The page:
An early morning visit to the refuge this morning to drop off some clothes, and as I listened to the women’s early morning talk – greeting each other with “Morning, Sissy!” as they got up and came into the kitchen to see me – I started thinking about one of the things I know most about this place, and the women who inhabit it, briefly or for a long time. There are tensions occasionally, different personalities rubbing up against each other in such a small house with so many kids in the mix, but by and large, there is real comradeship.
Quite often, there is a combination of women in the house, mostly who have been there a while, and they form really special relationships. At the moment, there is just such a dynamic. Four women, most of them closed off when they arrived, who have bonded into a family. A safe family, a loving family. They look out for each other, and they have each other’s backs.
There’s a few ways this manifests but let me tell you about a couple of them.
One of the women recently fell into a funk. She wouldn’t come out of her room when I arrived, the others expressed concern about her. This is a woman I know reasonably well for a number of reasons. She and I are very fond of each other, and I have had a part to play in her life outside the refuge. So I was more worried than usual, and asked the other women to keep an eye out and text me if they were too worried, and to tell Kris of their concerns. When I saw her a couple of days ago, she was back out of her room, on the laptop, looking for jobs and taking a keen interest in life, again. When I asked her what has happening for her, she said she’d been down but now she was okay. “Big up to The Sisters”, she said “propping me up, supporting me. They have my back.” She’s always been really motivated, but always a loner somewhat. So this is huge for her. To have the love and support of the women in the house, their trust, means a great deal to her, I know.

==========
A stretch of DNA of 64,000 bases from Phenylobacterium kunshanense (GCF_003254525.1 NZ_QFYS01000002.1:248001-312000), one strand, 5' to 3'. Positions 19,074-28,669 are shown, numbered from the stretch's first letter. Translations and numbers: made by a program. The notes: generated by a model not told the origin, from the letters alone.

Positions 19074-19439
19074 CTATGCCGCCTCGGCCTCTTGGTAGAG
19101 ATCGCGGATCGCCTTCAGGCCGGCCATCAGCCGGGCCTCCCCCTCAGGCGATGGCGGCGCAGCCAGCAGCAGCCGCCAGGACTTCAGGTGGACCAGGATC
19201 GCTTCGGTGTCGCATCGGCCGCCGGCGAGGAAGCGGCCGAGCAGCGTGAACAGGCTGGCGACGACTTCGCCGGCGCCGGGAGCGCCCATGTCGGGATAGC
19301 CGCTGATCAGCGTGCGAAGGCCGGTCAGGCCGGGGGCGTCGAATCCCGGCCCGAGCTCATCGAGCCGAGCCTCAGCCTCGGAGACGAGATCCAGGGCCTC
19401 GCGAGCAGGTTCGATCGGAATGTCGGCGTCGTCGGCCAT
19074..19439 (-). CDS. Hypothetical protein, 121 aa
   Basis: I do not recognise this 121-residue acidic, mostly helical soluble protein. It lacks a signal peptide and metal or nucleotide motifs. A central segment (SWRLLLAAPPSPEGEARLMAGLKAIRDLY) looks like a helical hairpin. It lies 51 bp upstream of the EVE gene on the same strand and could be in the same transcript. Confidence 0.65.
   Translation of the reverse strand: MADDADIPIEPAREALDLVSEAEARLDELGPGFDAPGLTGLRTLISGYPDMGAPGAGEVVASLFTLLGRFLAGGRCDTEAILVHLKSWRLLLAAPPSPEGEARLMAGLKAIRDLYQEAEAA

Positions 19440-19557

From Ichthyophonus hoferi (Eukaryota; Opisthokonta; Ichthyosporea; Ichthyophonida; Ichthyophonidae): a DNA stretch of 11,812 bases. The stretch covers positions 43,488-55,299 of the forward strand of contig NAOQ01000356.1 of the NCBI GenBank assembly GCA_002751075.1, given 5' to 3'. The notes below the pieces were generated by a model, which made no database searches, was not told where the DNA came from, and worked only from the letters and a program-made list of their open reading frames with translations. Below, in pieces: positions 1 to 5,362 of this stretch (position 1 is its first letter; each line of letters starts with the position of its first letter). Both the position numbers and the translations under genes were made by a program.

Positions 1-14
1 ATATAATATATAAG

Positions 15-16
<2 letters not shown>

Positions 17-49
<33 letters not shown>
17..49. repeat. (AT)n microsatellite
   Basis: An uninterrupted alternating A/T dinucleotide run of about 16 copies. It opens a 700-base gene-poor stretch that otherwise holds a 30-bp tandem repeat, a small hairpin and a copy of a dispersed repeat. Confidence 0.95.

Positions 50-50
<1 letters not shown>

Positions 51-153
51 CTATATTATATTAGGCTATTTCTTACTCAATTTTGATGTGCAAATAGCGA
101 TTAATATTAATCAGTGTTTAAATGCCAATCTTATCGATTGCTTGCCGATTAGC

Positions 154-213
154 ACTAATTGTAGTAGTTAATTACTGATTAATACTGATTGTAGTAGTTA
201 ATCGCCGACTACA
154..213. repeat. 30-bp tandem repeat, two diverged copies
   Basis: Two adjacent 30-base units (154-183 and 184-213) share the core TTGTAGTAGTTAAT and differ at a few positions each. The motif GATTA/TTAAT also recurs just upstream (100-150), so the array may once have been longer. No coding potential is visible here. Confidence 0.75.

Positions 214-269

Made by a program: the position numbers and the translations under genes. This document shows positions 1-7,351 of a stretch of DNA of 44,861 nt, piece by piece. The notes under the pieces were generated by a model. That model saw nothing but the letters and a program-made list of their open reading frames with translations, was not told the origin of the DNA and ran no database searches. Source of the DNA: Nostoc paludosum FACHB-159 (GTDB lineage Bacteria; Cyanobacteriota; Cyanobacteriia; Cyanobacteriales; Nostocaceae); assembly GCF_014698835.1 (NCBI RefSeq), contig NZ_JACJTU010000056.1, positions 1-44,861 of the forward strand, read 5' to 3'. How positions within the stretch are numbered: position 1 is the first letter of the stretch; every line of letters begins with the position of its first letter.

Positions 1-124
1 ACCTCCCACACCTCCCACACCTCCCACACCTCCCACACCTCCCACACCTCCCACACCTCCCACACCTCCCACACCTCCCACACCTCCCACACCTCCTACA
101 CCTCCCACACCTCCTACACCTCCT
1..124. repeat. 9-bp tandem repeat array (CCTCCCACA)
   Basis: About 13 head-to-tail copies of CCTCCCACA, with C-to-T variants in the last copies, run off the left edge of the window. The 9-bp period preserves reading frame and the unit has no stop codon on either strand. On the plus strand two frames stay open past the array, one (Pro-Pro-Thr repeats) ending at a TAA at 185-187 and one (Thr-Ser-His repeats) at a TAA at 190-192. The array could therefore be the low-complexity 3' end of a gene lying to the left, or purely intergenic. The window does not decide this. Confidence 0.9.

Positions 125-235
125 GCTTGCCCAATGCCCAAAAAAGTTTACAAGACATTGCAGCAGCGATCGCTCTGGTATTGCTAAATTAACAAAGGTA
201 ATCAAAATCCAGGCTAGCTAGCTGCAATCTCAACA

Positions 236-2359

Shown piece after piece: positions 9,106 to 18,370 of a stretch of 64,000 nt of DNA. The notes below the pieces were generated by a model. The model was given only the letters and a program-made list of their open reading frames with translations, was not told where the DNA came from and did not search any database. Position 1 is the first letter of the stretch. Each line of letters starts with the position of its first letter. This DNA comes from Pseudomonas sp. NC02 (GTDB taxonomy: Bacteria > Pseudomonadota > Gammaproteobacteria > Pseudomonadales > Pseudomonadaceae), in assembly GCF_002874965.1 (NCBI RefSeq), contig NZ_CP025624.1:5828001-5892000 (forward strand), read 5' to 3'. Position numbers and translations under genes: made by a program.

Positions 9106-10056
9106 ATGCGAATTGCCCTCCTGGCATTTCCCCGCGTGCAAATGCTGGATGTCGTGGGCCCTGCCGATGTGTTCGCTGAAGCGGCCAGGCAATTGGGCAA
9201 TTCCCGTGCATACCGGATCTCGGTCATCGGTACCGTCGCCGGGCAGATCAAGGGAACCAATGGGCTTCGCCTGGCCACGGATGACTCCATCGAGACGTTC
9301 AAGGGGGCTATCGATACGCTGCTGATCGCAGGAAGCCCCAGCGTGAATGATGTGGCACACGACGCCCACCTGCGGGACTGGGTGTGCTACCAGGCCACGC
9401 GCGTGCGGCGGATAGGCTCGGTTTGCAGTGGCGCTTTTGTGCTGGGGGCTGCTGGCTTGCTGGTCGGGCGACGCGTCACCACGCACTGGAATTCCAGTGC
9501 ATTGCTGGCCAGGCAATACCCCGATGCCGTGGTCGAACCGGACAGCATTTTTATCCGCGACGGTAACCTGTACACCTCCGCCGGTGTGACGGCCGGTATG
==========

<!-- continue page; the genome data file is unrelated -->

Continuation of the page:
Another way this sisterhood manifests is one word: motivation. A wee while ago, one of the women started on a health buzz, as she calls it. 100 days of squats and ab exercises. I gave her a bit of help with squat technique, lapsed gym goer that I am, and that was that. The next thing I know, they’re all going to the gym, doing exercise, going for runs. And then, looking for jobs. Because after their programmes, they told me they sit around and so they had a discussion and decided it was no good doing that. They needed to keep active, and to get busy. Be productive. So three of them are looking for job proactively. They’ve discovered networking – asking everyone they know to ask their contacts if there’s any work going, that sort of thing. Difficult to do from a refuge, but they’re doing it. These particular women are safe going out and about, so they go to the mall and ask in all the shops, they look on seek.co.nz, and they schmooze. Amazing. And all because they’re sisters, and they’re in this together.
You know, there is often discussion about feminism and how it looks to women such as the ones I know through my work, and at refuge. Women who often have no money, no resources and are too busy for all that stuff.
But the fact is, they are feminists. They do sisterhood every day. They lift each other up, support each other in all their endeavours, keep an eye out for each other, and they are growing in their own power. Take away all the theory – not that theory is bad, it’s just that who has time to read it, even if I have made them aware of it – and this is what it looks like, at base, to me. Women supporting other women. And that’s magic.